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Veni
Category: Town-Village
Prefecture: Rethymno
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Veni



The sleepy village of Veni offers an intimate, relaxing and traditional experience by visiting it. Veni sits beneath the northern slopes of the Idi and Psiloritis Mountains (known as Ida massif) right in the middle of northern Crete. The distance from Axos nearby village is 3km, from Rethymno 43 far and from Heraklion City 45km and Anogia is 8km far.  If you’re looking for a very quiet, slow-paced, peaceful, warm and conventional Greek experience on Crete, it’s worthwhile to consider Veni for part of your trip. Some visitors describe Veni as a place where time has slowed down, if not stopped all together.

Veni is known for its simple and very traditional Cretan lifestyle. If you visit Veni, you will be able to experience traditional everyday life for Greeks. The way of life in Veni remains intact and unspoiled by tourism or westernization, and if you want to experience authentic Greek culture, sleepy Veni is a must-see

Veni is also only a few minutes from Axos, one of Crete’s most ancient towns with a history stemming back 3,500 years. As well, a few minutes out of Veni and you’ll find gorgeous and breathtaking mountains, springs, streams, rivers and even caves to visit. While Veni itself doesn’t offer beaches, a short drive can take you to all the various beaches of Crete’s northern coast, as well as the capital, Heraklion, a large, busy and lively town.Veni is all about a simple, cultural and relaxing experience.

Come not for the nightlife or the shops and tavernas, but to relax and enjoy the beautiful scenery and experience Greek culture first-hand.


Places near Veni


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Oaxos 2682 hits

Τhe village of Oaxos, one of the most important cities of ancient Crete, was situated in the area of the modern village of Axos, 44km southeast of Rethymno Town, and flourished from Late Minoan and Geometric up until Roman and consecutive times.
Archaeological pick-axes have brought to light many parts of the ancient city including the temple of Aphrodite, the prytaneum, tombs and a variety of archaeological relics. The wall of the acropolis, remains of which can still be seen today on the summit of the hill, must have been of particular grandeur. In 1899, the Italian Archaeological School started excavations, which uncovered a variety of findings such as Minoan potsherds, stone vessels, inscriptions and many figurines of a naked female body, which is believed to portray the goddess of Fertility.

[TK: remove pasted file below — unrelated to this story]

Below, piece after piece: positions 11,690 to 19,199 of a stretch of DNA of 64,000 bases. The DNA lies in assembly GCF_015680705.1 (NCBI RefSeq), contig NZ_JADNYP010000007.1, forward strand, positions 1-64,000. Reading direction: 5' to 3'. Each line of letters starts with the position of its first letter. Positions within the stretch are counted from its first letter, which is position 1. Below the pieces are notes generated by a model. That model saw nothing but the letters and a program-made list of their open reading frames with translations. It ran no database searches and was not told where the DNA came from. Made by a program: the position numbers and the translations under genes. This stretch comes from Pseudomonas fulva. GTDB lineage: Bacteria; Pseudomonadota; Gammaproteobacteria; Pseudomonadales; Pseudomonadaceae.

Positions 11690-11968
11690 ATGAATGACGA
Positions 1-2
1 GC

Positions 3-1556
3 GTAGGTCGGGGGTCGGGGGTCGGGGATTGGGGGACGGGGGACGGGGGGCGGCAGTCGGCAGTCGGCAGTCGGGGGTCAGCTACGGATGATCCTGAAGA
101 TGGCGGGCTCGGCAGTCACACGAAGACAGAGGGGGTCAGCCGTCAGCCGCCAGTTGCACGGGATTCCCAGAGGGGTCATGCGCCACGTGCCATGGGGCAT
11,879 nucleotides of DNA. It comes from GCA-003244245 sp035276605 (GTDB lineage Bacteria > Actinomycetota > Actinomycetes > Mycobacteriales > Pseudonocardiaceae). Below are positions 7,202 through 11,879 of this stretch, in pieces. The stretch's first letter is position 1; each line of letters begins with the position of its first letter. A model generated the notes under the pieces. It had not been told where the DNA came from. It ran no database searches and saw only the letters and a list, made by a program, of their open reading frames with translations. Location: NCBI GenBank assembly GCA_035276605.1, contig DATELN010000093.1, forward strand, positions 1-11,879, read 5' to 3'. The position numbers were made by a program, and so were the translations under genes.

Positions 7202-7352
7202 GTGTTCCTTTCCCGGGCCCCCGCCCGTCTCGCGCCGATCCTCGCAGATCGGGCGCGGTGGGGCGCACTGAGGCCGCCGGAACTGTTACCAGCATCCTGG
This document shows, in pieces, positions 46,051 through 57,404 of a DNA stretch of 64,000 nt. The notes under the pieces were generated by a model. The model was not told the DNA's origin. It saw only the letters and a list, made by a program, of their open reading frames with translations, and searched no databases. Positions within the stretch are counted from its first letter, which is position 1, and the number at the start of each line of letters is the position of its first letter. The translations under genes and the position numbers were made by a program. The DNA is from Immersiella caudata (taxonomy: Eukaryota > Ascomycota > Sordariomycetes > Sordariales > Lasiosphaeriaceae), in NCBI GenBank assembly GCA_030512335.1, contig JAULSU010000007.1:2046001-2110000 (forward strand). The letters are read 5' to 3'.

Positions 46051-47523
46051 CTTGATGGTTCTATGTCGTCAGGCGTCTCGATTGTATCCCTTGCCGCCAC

Furthermore, remains of buildings dating back to the Classical Period were found, on top of which new constructions had been built, mainly Byzantine churches. The city flourished during both the Roman and the Byzantine Period.


During the latter it accommodated the seat of the Episcopate and boasted a large number of churches. At the place of Livada, north east of the village, remains of archaic times have been found, a fact, which indicates the dimensions of ancient Axos.

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Diskouriou Monastery 2667 hits

Diskouri Monastery is near Axos, Milopotamos, between the villages Livadia and Veni by Rethimno prefecture.
The monastery of Diskouri was deserted and in ruins until recently. Despite the thoughtless interventions that happened in the past, the visitor can still see original features of architecture; in the centre of the courtyard is found the small church of Saint George while graves of bishops can be seen around the church. 
In the interior of the church the historical and, as the locals will tell you, miracle -working icon of Aghios Georgios is kept. It is still a custom to ask for help or the solution of various issues in front of this icon with a pledge to Zeus, also known as "NiZa".

Its buildings were destroyed during the Turkish invasion (1646), but it was rebuilt soon after and reached its peak during the Ottoman rule. During that period it acquired an important fortune and possessed many important handwritten books in its library.

Many of its buildings were damaged during the Cretan uprisings of 1821 and 1866 and from the earthquake of 1856. During the Cretan revolt of 1866, the monastery was revolutionary centre and seat of the revolutionary committee. The Monastery is operating today.